The proposed Community Hubs, which are still in the planning phase, will not only address out-of-school-time programming, but also serve as a dedicated space for community organizations to provide programming such as workforce/vocational training, trauma and therapy services, legal services, and housing resources. The proposed hubs will also feature health clinics, wellness centers, pharmacies, community closets and food pantries.
It’s worth noting that within the Spruce High School Feeder Pattern (figure 3), where the Pleasant Grove Community Hub is proposed, there are 10 public elementary schools, of which one currently provides after-school programming on-site.
There is a need, as voiced by the Pleasant Grove community, for adaptable OST programs available after-school as well as during the weekend and summer. Most after-school programs operate during the week from 3 to 6 p.m. For parents – especially single parents – who don’t work the classic 9 to 5 shift, the traditional hours of operation for OST programs don’t meet their needs.
But access to high-quality, out-of-school-time programming is more than a problem of convenience – it’s also a matter of information availability, which is why Dallas Afterschool is focused on providing parents with the information necessary to make the best OST decisions for their children.
As such, Dallas Afterschool recommends that Texas Health and Human Services provide an easily accessible online resource that publicly displays all after-school and summer programs, so that parents can find all licensed and state-exempt[ii] out-of-school-time facilities in their community.
The second barrier to high-quality, OST programming is cost. As a point of reference, fee-based, after-school care in Dallas averages $120 per week, or $4,300 per year, which is higher than the state average of $82 per week, and even higher than the Los Angeles average of $90 per week.
To begin to meet the demand, Dallas would need approximately $30 million each year to provide enough resources for the city’s children and to restore after-school programs to pre-pandemic levels, said Hanger, also noting that Dallas has lost about 45,000 after-school seats during the COVID-19 pandemic.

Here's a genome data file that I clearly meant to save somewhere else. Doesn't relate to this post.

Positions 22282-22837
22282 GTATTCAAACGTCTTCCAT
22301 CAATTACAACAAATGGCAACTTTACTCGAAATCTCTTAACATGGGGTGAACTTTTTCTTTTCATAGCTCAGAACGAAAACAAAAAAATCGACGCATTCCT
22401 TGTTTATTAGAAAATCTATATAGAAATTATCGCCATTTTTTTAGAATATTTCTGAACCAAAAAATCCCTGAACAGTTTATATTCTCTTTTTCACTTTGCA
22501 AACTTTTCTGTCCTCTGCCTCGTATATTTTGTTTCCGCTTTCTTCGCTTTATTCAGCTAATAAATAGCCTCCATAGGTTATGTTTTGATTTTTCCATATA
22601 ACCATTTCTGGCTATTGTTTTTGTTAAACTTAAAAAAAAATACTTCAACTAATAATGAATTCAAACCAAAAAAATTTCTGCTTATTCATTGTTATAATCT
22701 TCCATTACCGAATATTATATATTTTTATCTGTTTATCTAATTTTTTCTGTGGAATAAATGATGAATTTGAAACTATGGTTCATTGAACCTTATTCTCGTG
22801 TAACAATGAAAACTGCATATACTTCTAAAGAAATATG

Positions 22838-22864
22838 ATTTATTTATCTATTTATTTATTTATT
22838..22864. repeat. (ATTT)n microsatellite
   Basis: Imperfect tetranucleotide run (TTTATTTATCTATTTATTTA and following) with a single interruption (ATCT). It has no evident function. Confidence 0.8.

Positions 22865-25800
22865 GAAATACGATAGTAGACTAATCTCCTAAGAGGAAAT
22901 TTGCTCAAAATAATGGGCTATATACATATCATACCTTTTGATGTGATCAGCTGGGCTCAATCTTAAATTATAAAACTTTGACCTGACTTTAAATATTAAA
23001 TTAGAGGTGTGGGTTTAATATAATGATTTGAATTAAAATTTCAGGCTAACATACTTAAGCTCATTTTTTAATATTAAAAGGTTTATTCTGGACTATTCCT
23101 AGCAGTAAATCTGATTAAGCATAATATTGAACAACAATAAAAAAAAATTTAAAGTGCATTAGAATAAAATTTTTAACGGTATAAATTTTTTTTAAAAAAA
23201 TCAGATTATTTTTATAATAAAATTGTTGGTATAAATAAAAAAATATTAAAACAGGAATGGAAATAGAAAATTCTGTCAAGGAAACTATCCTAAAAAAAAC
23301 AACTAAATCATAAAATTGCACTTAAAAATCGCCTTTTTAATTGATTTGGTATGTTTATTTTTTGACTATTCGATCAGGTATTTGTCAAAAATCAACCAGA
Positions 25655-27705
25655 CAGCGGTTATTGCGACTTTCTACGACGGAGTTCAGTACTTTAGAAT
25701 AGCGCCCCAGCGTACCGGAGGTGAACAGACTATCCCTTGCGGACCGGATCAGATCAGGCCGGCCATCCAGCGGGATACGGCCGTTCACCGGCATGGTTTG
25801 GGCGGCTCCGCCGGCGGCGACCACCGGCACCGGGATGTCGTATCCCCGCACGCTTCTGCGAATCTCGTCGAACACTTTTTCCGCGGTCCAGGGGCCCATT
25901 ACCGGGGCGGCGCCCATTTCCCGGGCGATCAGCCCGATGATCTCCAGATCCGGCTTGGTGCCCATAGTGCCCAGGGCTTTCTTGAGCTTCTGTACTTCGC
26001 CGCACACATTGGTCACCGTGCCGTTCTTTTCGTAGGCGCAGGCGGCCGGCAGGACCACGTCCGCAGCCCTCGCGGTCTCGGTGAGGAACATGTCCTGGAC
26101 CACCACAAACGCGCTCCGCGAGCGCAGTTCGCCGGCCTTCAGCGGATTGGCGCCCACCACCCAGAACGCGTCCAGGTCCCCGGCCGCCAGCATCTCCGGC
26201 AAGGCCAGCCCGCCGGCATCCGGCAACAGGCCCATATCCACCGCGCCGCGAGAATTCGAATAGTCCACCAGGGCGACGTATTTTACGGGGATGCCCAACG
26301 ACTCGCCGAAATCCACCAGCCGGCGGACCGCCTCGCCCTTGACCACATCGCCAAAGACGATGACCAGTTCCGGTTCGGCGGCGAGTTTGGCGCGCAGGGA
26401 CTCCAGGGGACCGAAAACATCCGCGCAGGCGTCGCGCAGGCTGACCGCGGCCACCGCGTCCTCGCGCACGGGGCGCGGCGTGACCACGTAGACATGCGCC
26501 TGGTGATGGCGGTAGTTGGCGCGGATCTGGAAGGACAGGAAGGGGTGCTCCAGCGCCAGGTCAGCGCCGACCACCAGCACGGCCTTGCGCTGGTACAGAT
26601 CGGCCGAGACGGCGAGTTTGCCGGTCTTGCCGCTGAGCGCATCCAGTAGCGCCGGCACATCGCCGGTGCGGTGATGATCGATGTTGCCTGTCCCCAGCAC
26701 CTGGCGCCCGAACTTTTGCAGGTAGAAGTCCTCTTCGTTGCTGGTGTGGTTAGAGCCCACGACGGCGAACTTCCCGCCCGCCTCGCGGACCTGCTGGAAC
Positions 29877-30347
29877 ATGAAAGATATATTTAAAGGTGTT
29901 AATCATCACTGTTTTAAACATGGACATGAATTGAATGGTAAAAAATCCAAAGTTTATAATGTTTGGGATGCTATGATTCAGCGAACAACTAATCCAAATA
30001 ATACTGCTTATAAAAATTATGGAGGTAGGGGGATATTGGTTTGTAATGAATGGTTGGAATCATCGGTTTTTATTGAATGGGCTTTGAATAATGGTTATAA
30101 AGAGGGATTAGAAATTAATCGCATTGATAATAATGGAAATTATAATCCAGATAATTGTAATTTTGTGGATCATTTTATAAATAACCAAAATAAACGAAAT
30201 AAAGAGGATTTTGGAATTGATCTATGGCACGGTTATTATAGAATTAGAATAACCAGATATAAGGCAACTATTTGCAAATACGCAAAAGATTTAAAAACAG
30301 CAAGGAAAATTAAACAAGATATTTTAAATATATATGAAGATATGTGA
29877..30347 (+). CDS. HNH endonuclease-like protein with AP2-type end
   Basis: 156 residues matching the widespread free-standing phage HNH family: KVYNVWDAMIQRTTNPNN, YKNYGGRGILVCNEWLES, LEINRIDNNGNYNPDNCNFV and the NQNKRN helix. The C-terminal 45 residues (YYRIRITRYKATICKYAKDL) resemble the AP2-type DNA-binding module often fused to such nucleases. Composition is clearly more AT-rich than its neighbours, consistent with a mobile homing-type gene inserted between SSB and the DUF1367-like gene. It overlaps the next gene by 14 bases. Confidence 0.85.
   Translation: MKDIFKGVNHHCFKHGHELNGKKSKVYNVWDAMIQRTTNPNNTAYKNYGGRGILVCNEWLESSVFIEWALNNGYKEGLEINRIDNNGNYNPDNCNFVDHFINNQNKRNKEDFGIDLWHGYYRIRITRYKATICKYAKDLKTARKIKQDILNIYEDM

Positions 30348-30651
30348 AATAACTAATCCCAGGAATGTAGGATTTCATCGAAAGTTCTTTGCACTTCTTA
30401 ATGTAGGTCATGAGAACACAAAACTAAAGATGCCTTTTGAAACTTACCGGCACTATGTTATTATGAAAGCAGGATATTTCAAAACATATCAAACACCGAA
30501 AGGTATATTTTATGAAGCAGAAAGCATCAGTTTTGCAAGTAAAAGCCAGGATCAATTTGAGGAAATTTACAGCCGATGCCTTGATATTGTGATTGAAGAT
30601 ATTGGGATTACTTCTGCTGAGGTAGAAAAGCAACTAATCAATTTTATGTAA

Unfortunately, there isn’t a lot of financial support for out-of-school-time programs.
However, the City of Dallas has, as recent as the summer of 2019, allocated additional funds for out-of-school-time programs via its general fund budget.
As the FY 19-20 City of Dallas budget was being crafted, the Mayor’s Task Force on Safe Communities found “several neighborhood groups and Task Force members have specifically been calling for increasing out of school time opportunities that give kids positive activities to focus on.”
There are now after-school programs at 20 DISD elementary schools that are available to students ages 6-12 as long as the child is enrolled in the program site school. Registration for these programs is limited and preference is given to families of low-income and single female head of households.
Three of the elementary schools in the 75217 zip code, which includes Pleasant Grove and the Spruce Feeder Pattern, host the Parks and Rec after-school program.
The combined efforts of local and state initiatives seek to empower parents to make better decisions for their children. By increasing availability of high-quality, out-of-school-time programs, Dallas can actively level the playing field for all children regardless of where they live.
The Rees-Jones Foundation is working to provide children and youth with opportunities for enrichment and development. As such, the Foundation has supported organizations like Dallas Afterschool, which seeks to level the playing field for children of all races and economic backgrounds by building a sustainable ecosystem of high-quality out-of-school-time programs.
The Foundation seeks to expand access to OST programs in low-opportunity neighborhoods by targeting organizations that operate in West Dallas, South Dallas, and the larger southern sector.
[i] US Census Bureau, American Community Survey (ACS) 5-year dataset, 2015-2019.
[ii] Many situations exist that allow OST providers to receive a licensing exemption. Educational facilities approved by Texas Education Agency, emergency shelters, and free or extremely low-cost programs run by nonprofit organizations can all receive official exemption. These unlicensed programs provide vital services for working and low-income parents, but are not listed on the HHS website, meaning parents may not understand the range of options available to them.
[iii] According to a City of Dallas memo, the City “funds an annual free youth access pass and supports additional scholarship opportunities for City of Dallas youth, age 5 to 17. Through this funding, youth will receive free and enhanced out of school time programming; i.e.: after school sports, golf instruction, tennis instruction, STEM programing and dedicated teen program initiatives and swim lessons.”